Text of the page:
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Time is Running out for GM Strikes in India

April, 08 2011 Share

While GM sales in India were up 59 percent in 2010, 1300 workers-600 full-time workers and 700 temps-remain on strike at the GM Halol Factory in Gujurat State, India. Just 300 workers-200 full-time and 100 temps-have crossed the picket line.

GM management has started recruiting more workers, or trainees, under the government's Technical Institute for the unskilled. Management will use the trainees to block the strike.

An even bigger problem is money. The workers have no strike fund, as management refuses to recognize the workers' Gujurat Kamdar Mandal union. Moreover, it appears that GM management is intentionally delaying payment of the workers' wages for the first two weeks of March, before the workers went out on strikes. Many of the GM workers come from very poor families and have reached the point where their families are really hurting.

GM management at the Halol Factory is running a scam with the temporary workers, who they fire every six months. This way management does not have to hire the workers full time as is required by law after a worker puts in 240 days. After the 240-day probation these workers would enjoy full legal rights and wages.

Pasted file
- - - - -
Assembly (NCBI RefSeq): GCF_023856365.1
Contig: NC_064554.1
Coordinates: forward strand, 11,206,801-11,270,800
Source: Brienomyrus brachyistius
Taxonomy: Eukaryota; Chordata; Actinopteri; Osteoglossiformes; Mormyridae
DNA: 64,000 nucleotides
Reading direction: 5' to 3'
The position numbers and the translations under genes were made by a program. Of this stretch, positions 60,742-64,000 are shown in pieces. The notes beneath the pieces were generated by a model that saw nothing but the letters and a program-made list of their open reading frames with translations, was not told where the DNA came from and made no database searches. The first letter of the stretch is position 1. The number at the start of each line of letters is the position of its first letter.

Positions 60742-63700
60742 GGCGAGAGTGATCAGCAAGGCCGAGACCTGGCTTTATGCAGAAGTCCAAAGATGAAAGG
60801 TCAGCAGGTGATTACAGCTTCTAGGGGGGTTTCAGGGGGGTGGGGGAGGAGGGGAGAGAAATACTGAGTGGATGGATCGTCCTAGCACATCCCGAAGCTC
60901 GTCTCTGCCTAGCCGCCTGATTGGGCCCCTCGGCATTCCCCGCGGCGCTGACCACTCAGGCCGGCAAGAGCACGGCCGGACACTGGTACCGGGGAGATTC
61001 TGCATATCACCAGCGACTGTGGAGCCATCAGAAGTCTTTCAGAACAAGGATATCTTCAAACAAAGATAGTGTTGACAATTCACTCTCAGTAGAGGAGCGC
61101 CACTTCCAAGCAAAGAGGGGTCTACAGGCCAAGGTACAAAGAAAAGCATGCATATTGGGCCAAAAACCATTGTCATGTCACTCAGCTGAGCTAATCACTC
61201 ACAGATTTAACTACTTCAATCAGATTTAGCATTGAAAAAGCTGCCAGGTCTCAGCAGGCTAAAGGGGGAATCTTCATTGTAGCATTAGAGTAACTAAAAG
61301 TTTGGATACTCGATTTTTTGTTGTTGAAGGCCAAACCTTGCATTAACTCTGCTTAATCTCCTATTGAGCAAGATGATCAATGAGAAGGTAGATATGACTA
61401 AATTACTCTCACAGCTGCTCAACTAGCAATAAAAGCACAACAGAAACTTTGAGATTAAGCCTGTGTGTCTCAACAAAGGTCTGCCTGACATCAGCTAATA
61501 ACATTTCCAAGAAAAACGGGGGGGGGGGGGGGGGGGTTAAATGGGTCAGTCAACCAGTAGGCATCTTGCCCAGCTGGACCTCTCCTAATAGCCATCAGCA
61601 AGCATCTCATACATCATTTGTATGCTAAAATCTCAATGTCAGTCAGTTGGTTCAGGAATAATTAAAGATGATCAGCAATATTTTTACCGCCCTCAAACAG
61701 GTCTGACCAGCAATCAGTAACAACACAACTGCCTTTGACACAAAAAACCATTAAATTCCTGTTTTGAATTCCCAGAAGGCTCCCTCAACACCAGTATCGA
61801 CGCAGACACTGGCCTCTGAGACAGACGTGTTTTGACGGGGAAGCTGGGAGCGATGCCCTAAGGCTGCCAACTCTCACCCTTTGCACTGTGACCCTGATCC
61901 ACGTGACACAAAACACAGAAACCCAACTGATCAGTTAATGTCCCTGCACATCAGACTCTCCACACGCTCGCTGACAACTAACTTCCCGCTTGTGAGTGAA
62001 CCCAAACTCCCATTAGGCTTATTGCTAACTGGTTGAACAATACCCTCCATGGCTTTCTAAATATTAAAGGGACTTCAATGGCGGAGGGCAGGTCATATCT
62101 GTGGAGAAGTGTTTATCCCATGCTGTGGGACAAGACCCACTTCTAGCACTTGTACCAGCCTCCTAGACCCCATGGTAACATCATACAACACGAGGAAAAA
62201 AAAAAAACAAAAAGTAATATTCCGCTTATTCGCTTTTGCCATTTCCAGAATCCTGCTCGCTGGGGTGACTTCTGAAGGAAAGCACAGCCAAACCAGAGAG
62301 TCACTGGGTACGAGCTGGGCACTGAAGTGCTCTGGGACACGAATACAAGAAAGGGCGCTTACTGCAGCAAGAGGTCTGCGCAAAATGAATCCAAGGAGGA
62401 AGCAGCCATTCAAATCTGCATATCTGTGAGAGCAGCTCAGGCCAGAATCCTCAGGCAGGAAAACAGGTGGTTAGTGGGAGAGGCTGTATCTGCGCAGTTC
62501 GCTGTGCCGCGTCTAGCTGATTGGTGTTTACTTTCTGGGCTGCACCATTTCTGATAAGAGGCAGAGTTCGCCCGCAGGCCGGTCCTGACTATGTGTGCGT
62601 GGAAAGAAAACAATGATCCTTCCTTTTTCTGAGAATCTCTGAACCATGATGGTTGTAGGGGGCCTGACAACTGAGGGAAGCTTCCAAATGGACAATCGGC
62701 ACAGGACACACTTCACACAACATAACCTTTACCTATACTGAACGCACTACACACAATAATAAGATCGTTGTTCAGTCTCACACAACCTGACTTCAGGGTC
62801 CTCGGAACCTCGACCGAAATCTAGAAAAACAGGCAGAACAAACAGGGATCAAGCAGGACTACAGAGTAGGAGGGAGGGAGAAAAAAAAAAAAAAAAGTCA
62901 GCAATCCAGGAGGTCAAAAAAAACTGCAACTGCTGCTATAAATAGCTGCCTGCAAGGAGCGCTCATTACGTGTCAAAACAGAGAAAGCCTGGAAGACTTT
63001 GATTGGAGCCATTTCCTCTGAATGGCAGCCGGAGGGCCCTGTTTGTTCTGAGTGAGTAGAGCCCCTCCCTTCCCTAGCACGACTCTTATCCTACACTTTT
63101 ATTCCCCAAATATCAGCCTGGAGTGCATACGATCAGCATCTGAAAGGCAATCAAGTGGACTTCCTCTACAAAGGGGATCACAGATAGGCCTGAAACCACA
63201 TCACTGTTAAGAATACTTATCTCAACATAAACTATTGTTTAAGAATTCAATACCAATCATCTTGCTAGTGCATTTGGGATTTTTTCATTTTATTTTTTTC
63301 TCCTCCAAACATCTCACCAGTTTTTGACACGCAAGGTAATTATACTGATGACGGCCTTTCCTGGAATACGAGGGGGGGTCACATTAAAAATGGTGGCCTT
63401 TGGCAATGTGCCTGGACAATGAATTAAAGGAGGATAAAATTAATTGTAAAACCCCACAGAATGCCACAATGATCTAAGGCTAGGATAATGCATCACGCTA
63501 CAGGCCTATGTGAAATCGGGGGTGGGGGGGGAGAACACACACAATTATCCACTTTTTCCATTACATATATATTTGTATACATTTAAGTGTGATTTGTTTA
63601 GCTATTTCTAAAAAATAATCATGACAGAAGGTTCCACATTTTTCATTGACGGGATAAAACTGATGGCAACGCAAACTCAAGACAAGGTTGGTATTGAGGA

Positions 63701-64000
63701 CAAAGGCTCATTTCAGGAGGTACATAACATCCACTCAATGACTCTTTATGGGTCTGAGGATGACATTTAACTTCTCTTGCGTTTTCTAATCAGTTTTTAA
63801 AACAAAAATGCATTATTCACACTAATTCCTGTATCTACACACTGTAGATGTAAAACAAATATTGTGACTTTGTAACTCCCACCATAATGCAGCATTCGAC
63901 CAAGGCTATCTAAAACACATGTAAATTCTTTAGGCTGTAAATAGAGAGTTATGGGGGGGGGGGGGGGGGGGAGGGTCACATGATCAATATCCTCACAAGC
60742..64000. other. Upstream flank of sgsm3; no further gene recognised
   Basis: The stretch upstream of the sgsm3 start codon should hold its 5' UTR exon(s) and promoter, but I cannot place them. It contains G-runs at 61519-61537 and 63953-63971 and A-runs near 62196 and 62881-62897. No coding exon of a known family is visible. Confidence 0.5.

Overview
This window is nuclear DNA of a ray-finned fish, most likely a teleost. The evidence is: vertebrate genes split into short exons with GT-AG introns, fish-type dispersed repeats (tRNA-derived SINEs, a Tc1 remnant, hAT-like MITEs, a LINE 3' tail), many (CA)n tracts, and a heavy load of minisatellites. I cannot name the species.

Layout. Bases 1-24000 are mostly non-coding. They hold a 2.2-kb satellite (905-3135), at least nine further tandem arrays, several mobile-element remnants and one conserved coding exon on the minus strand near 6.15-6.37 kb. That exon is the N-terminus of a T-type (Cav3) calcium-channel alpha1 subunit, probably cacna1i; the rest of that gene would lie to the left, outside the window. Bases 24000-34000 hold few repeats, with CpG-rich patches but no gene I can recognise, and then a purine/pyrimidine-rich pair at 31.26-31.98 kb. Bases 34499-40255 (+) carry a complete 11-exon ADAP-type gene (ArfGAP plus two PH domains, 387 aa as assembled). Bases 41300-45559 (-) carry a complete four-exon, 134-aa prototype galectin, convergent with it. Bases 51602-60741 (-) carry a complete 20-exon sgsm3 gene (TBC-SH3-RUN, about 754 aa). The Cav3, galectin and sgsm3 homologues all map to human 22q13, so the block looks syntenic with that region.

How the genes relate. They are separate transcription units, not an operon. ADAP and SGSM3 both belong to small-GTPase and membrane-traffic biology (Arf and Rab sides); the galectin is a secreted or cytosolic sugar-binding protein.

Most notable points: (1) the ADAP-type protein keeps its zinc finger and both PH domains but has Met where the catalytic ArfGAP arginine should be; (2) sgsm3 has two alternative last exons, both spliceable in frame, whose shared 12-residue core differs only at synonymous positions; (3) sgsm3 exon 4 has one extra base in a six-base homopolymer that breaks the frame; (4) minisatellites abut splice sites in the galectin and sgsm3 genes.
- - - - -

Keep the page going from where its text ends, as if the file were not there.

Management is once again threatening to fire the striking workers.

 

Please Spread the Word
End the Union-Busting Campaign

 

Ask General Motors U.S. management to immediately intervene with their local managers at the Halol Factory, insisting that Halol management respect the legal rights of the workers to organize a union and bargain collectively.

When companies like General Motors went global, they told the American people that by their example they would be the best human and workers' rights ambassadors, raising standards across the global economy. It is time for General Motors to act.